A tree nut allergy is a hypersensitivity to nutritional substances from tree nuts and edible tree seeds resulting in an overreaction of the immune system which might lead to acute physical symptoms. Tree nuts comprise, but aren’t restricted to, almonds, Brazil nuts, cashews, chestnuts, filberts/hazelnuts, macadamia nuts, pecans, pistachios, pine nuts, shea nuts and walnuts.
Tree nut allergies are somewhat different from peanut allergy, like peanuts are legumes, whereas a tree nut is an hard-shelled nut.
Description of Tree Nut Allergy
Individuals with tree nut allergy are infrequently allergic to only 1 kind of nut, and are hence usually advised to prevent all tree nuts, although a person might not be allergic to the nuts of most types of trees.
Someone allergic to walnuts or pecans may not have an allergy to cashews or pistachios, because the two groups are only distantly related and do not necessarily share related allergenic proteins. The severity of the allergy varies from person to person, and exposure can increase sensitization. For those with a milder form of the allergy, a reaction which makes the throat feel like cotton may occur. Subjects allergic to tree nut can experience asthma, skin rashes, itchy throat, swollen eyes. The most severe reaction can lead to anaphylaxis and sensitive subjects may need to carry with them at all times disposable adrenaline injectors prescribed by their GP. Less severe reaction can be dealt with by assuming antihistamines tablet. The raw nut protein usually causes a more severe reaction than the oil, and extra roasting or processing can reduce the allergic reaction. Those diagnosed with anaphylaxis will have a more immediate mast cell reaction and be required to avoid all exposure to any allergen-containing products or byproducts, regardless of processing, as they are prone to even greater sensitivity. An allergy test or food challenge may be performed at an allergy clinic to determine the exact allergens. New immunotherapy treatments are being developed for tree nut allergy.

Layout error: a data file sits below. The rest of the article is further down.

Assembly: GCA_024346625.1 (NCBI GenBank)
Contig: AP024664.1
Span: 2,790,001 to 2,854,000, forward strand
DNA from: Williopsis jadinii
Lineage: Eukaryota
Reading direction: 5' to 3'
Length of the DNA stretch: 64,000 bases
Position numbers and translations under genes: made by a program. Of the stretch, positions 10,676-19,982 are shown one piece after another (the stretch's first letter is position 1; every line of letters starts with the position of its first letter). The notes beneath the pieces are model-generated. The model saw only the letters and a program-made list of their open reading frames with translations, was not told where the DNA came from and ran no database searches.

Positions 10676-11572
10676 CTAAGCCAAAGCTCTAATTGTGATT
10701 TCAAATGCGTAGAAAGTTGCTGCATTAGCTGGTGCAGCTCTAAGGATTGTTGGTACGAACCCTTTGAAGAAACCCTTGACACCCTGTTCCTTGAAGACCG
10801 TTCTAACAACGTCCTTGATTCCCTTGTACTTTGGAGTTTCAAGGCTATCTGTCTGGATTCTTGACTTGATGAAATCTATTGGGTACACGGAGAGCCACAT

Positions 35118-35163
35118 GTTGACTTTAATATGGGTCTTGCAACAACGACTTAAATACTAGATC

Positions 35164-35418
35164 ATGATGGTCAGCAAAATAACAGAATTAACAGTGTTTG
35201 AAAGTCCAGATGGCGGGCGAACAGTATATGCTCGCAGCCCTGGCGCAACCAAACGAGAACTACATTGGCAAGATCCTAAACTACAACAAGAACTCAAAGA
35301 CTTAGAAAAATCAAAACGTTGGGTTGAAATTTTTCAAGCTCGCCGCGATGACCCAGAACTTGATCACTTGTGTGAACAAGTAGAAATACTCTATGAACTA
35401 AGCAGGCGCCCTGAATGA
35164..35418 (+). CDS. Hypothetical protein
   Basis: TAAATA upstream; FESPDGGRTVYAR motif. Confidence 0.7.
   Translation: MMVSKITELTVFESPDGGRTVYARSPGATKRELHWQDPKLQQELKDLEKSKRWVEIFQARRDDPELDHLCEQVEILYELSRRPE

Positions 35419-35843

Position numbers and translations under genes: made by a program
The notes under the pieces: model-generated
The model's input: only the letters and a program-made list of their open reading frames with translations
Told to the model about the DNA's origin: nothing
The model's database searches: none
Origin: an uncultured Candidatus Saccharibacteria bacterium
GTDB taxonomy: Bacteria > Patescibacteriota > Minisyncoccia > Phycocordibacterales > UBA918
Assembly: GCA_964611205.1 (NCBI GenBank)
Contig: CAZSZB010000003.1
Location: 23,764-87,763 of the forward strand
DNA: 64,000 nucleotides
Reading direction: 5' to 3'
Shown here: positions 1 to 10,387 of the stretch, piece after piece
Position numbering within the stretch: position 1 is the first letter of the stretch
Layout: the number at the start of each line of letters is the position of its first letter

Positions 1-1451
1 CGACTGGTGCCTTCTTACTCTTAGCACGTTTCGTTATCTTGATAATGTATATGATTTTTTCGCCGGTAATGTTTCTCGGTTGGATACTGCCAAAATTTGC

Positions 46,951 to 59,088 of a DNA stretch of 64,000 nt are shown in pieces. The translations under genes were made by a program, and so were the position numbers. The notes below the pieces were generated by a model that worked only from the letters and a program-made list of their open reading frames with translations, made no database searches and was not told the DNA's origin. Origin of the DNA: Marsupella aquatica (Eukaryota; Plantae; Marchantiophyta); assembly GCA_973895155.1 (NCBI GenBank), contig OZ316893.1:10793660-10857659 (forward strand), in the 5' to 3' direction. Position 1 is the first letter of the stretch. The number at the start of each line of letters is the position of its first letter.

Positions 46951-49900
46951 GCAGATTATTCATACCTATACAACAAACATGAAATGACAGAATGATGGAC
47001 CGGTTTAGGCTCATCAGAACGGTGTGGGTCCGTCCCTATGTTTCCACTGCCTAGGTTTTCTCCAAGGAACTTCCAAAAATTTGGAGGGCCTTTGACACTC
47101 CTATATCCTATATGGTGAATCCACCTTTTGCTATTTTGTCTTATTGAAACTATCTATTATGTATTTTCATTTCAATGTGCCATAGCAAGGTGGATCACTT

This allergy tends to be lifelong; recent studies have shown that only about 9% of children outgrow their tree nut allergy.
Prevention and treatment of Tree Nut Allergy
Prevention entails an exception diet and cautious avoidance of foods that may be infected with tree nuts, nut particles, or oils extracted from nuts. From the United States, the national Food Allergen Labeling and Consumer Protection Act (FALCPA) demands that any packaged food product which includes tree nuts as a component has to list the particular tree nut over the tag. Foods that nearly always contain tree nuts comprise pesto, marzipan, Nutella, baklava, pralines, nougat, gianduja, and turrón. Other common foods which may contain tree nuts comprise cereals, breads, biscuits, baked goods, candy, chocolates, energy/granola bars, flavored coffee, frozen desserts, marinades, barbecue sauces, along with a few cold cuts, including mortadella. Tree nut oils (particularly shea nut) are also occasionally utilized in soaps and lotions. African and Asian American restaurants, ice cream parlors, and bakeries are thought to be high-risk for individuals with tree nut allergy symptoms because of the frequent usage of nuts along with the chance of cross contamination.